Dropping Everything and Taking the Eightfold Path
Anyone ever thought about doing this? What has stopped you?
What is the Eightfold Path? Sounds interesting…
Buddhist rites, correct?
correct. here’s it is broken down. http://www.thebigview.com/buddhism/eightfoldpath.html
I mean fully committing to living a Buddhist life. I think about it a lot.
I did that a lot of months ago. ._. wow.
We did a big thing on it in school. I like the idea but it seems like it would take way too much time. (lifetime perhaps?)
The Eightfold Path is more of an integration into your everyday life than a “path”. There are many facets to it, and you should start with the 4 Noble Truths. I wrote about it on my site ( http://practicingmindfulness.com/2011/03/the-four-noble-truths-are-simple/ ), and I’ll be doing a longer post about the Eightfold Path at some point soon I hope :)
It’s basically this:
1. Right View
To sum it up, it’s a lifestyle change that you never really “finish” per se. It’s being mindful of your actions and their repercussions in the world around you and within you.
I hope that helps.
Ever since I read my first Buddhist book I started walking this path, one step at a time. And the more I’ve walked, the more trust I have that the goal is real and at the same time, the route is beautiful too!
What is your goal?
Because it essentially will bring you to a point where you deny the self. I agree with Buddhism morally and I follow many of it’s tenants. However the end result to me is inhuman.
@kayne, i always thought that too! it seems to me like the end result is kind of like a robot. i was turned off to the whole thing because of that.
they are saying that attachments, and wanting cause suffering, but what about attachments between people?
Well it’s not a robot. It’s more like nihilism.
yeah and nihilism scares the daylights out of me. i can’t imagine that kind of detachment. it seems kinda sociopathic to me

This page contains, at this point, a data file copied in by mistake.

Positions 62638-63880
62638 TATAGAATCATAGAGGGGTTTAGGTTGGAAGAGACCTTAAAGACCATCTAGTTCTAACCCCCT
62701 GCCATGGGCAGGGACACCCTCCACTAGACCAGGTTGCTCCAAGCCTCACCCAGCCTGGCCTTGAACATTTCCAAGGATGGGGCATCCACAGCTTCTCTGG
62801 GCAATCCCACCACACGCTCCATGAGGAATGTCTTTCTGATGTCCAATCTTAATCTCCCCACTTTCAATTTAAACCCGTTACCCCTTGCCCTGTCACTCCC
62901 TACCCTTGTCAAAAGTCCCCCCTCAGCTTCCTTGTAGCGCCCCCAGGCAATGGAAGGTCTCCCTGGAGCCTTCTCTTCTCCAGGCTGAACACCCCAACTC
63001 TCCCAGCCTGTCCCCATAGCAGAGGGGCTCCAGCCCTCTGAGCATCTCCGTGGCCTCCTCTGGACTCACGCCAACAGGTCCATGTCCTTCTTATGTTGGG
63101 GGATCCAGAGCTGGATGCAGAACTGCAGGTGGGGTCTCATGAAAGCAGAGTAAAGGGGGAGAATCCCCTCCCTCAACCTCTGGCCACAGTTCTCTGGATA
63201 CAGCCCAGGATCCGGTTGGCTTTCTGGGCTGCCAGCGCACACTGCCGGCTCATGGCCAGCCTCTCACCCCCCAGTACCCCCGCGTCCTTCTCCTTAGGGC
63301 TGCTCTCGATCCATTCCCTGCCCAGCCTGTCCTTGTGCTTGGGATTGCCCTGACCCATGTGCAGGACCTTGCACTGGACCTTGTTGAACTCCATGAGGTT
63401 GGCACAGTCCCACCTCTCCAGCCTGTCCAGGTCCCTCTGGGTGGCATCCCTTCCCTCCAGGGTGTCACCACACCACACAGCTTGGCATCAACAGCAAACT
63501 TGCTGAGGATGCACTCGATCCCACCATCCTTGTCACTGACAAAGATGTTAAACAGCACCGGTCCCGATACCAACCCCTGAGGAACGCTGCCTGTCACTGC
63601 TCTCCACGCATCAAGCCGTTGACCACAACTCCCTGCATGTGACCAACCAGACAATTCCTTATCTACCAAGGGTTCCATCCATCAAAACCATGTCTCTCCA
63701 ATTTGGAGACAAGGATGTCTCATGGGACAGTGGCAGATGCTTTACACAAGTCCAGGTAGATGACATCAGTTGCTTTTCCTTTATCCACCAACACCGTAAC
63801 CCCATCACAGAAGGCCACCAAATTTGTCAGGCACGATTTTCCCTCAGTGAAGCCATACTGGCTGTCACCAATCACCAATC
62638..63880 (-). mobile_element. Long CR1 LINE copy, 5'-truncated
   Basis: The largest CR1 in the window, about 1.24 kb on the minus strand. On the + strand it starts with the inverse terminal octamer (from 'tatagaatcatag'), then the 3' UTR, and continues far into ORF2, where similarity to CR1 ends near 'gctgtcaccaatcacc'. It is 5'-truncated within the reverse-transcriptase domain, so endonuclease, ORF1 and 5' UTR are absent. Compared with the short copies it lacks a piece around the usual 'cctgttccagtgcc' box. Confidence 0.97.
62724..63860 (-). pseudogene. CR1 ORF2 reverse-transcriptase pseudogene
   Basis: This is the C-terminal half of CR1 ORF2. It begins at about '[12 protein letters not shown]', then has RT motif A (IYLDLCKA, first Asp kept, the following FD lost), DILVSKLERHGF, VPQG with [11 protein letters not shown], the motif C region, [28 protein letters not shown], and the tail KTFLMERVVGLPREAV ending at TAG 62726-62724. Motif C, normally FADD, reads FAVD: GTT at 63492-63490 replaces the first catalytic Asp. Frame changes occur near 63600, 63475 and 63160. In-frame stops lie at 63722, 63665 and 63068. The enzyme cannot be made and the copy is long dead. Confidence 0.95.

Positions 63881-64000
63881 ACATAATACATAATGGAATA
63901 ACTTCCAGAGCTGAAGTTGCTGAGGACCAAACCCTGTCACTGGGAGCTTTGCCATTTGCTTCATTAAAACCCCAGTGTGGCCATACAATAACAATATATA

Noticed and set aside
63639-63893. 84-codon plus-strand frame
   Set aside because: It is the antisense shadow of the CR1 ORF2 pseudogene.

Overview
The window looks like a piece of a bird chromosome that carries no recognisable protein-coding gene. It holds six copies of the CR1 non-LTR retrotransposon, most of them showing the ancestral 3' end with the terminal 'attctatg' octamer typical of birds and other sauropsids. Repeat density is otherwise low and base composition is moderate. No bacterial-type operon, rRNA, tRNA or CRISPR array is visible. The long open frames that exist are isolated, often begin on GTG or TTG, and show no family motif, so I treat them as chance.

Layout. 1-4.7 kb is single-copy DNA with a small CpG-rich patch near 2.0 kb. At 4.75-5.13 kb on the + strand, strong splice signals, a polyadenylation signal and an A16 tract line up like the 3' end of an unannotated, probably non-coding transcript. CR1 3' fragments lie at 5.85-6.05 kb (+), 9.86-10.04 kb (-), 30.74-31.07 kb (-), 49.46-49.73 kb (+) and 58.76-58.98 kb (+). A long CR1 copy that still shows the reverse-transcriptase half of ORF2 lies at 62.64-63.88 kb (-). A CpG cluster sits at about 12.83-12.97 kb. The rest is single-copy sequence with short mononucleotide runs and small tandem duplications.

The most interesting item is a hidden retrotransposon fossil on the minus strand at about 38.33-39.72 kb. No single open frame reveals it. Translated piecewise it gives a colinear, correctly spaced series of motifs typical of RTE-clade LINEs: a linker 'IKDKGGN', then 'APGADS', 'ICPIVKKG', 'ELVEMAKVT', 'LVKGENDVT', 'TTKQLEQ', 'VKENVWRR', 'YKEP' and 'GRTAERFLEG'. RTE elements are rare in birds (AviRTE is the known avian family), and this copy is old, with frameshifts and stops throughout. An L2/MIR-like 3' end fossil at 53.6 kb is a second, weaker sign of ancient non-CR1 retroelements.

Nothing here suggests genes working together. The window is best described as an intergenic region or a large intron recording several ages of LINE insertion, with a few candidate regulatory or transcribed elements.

@ Kayne , it’s not about denying the self. It’s about realising that there is no self, there are only thoughts about what a self would be like if it existed.
And OP the reason for not following the eightfold path is that the core of enlightenment can be cracked in minutes.
In fact, that’s my job. I work with people liberating them from self.
If you’re interested in liberation check out my page I got links to the site I work out of and my personal blog on this stuff
Buddhism Nihilism? I don’t think so:
I agree with Martin, it’s not nihilism. There is a subtle difference that I would have to think about before explaining.
BTW, I saw Henry Kissinger described Adolph Hitler as a romantic nihilist. That is so spot on.
Martin, as I recall, Neitzche did not say God is dead, the village idiot said it. aside from that quibble though, I approach Neitzche with great circumspection. It has been said that when you approach his writings they appear as unified as a bamboo forest but once you read them and become engaged and enter the forest, you are trapped and cannot move because the bamboo is so close together.
Buddhism is not about detaching yourself from the world. it is about being happy with what you have, not wanting endless things. its about being as close as possible to yourself. the self you were born with, yet improved, by losing all the items, and the ways we are brought up to act.
Also expanding on the forth noble truth, or the eight-fold path
1. Right Vision/ right understanding
To have the right outlook on life
2. Right Intention/ thought or resolve
right attitude to life, to see enlightenment as the one goal. with this includes our surrender to the unselfish love of all beings.
3. Right Speech
speech is the easiest way to harm or help someone.
4. Right Action
avoid killing, stealing, false speech, sexual misconduct, and intoxication.
Help ever. Harm never.
5. Right Livelihood
to not harm any living creature, earning your crust.
6. Right Effort
to become aware of your personal good and bad traits, eliminate the bad, cultivate the good.
7. Right Mindfulness/ awareness
to learn calmness and awareness, within feelings thoughts and the whole body and sensations, to gain mastery over ones self.
8. Right Samadhi
a difficult word to translate, sometimes translated as concentration, but misses the point of the word samadhi. It is sometimes used to mean concentration, but it also means meditation, and even exalted meditative state at the threshold of enlightenment. Samadhi is more than just a method, it points to the fruits of meditation and the goal of the noble eightfold path which is enlightenment.
um…if anyone is interested in reading more about Buddhism…i can highly recommend the first book i read on the subject, its not to long, and is explained very well. i was very surprised at what Buddhism was about when i first read it….it just made so much sense…and has changed me over the last 5 years to become a better me.
Timeless wisdom of the Tibetans – by Craig Hamilton-Parker
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